The Ensign of the RFA

 

Thomas A Adams MBE

 

The 2017 builder’s trials of our new man-of-war, the aircraft carrier QUEEN ELIZABETH have been undertaken with the ship sailing under a Blue Ensign defaced by a horizontal Yellow Anchor. A flag that will be frequently, but incorrectly, identified by old RFA hands and by eminent naval historians, as the old RFA Ensign.

The first suggestion that public ships which were not men of war should wear some distinctive flag comes from Samuel Pepys in his Sub Notes about Flags and Colours drawn up circa 1687. However, it was 1864 when the colour of Ensigns was settled to those we use today - white, blue and red. The Blue being described as: “A blue flag with union flag in upper canton to be used by ships of the RNR, or by merchantmen commanded by officers of the reserve who have been duly licensed, or by yacht clubs that have been granted special permission.” It also added the flag could be defaced with seal of the public office that they represent. One of these was the plain Yellow Anchor of the Transport Office – placed horizontally. This flag was recorded as the Transport Ensign, later to become known as the Admiralty Blue Ensign and was common to most naval auxiliaries.

 

New RFA Ensign

The Transport Ensign-cum-Admiralty Blue Ensign 1864 to 1974 when it became the Government Service Ensign. Although worn by RFAs this was never an ‘RFA Ensign’.

A few years later an Addenda to the Regulations specified that: “A Jack was to be of the same design, like the Ensign, the difference being that the Jack is smaller and Square”. At the end of the Victorian era the Royal Navy globally was supported by hundreds of auxiliary vessels and these fitted into two broad categories. First – those owned and crewed by the Crown and second – those owned and crewed by commercial companies and chartered ‘On His Majesty’s Service’. The Ensign they wore would appear to have been a challenge from shipmasters and equally today from researchers who endeavour to recognise and identify ships from photographic images.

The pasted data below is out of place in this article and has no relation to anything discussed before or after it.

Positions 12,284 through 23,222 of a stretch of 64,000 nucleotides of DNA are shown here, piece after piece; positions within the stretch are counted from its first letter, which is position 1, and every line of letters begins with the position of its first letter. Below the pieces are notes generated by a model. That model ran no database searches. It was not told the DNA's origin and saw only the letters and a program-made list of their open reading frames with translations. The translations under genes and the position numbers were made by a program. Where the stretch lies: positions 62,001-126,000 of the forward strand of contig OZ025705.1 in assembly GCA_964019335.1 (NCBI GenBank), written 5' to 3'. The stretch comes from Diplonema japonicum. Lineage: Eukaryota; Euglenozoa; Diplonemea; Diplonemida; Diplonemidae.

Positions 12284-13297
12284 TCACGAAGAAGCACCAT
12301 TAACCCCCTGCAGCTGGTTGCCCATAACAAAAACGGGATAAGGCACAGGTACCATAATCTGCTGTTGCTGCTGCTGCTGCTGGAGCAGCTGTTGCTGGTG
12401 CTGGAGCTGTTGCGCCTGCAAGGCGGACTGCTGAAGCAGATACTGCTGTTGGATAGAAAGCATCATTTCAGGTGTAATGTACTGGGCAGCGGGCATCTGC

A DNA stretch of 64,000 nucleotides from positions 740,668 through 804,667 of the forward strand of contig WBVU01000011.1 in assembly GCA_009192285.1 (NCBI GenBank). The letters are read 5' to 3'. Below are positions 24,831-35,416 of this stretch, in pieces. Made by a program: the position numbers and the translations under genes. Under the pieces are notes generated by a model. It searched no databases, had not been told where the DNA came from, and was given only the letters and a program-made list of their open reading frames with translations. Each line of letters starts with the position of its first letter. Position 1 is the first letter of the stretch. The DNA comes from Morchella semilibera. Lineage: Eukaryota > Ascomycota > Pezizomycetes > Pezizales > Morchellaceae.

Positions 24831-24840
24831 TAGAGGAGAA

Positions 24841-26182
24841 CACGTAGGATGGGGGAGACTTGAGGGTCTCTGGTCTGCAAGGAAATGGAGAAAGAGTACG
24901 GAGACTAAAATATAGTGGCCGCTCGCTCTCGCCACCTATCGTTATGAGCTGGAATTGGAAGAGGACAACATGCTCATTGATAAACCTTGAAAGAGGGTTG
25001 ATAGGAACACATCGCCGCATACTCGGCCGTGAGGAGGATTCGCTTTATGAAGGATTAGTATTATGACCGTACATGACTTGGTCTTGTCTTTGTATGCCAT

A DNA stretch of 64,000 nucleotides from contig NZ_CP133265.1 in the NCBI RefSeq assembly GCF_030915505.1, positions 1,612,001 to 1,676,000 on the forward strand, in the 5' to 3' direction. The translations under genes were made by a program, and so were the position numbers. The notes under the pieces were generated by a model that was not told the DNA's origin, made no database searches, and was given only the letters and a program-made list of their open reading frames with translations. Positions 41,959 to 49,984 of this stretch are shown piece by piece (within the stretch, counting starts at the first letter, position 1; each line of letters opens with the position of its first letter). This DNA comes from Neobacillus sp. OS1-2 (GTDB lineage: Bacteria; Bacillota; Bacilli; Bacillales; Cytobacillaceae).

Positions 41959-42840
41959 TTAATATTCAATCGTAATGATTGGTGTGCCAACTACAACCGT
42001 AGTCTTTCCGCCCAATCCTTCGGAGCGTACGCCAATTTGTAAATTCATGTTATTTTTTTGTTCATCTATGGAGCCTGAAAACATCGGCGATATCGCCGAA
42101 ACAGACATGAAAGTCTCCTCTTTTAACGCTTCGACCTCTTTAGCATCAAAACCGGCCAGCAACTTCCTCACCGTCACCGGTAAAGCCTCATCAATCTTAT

Administratively, if a vessel was owned by the Crown and operated on behalf of the Admiralty – she could fly the Admiralty Blue Ensign. If her crew carried RNR officers and a proportion of her crew were RNR, and if duly warranted then she was entitled to wear the basic Blue Ensign*. Under The Merchant Shipping (Colours) Act 1889 all British Registered Ships were expected to wear the Red Ensign. Or were they? Because not all Crown owned ‘non-military ships’ were actually registered under the Merchant Shipping Acts. This was further complicated with some vessels on long term ‘transport charters’ appearing to have worn the ‘Transport Ensign’. Then there was those ‘sharp practice’ Masters who because they were ‘OHMS’ decided to wear the Admiralty Blue Ensign hoping to be except from fees, e.g., pilotage. A practice that the authorities periodically clamped down upon.